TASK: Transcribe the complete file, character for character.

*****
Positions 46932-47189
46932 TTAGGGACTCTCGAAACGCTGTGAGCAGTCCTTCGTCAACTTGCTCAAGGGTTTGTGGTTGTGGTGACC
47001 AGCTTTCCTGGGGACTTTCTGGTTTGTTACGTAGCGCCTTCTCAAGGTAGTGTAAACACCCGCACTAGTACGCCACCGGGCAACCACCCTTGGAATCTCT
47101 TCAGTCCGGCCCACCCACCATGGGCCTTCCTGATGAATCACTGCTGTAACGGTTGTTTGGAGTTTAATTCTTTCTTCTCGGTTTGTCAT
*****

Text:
Positions 46932-47189
46932 TTAGGGACTCTCGAAACGCTGTGAGCAGTCCTTCGTCAACTTGCTCAAGGGTTTGTGGTTGTGGTGACC
47001 AGCTTTCCTGGGGACTTTCTGGTTTGTTACGTAGCGCCTTCTCAAGGTAGTGTAAACACCCGCACTAGTACGCCACCGGGCAACCACCCTTGGAATCTCT
47101 TCAGTCCGGCCCACCCACCATGGGCCTTCCTGATGAATCACTGCTGTAACGGTTGTTTGGAGTTTAATTCTTTCTTCTCGGTTTGTCAT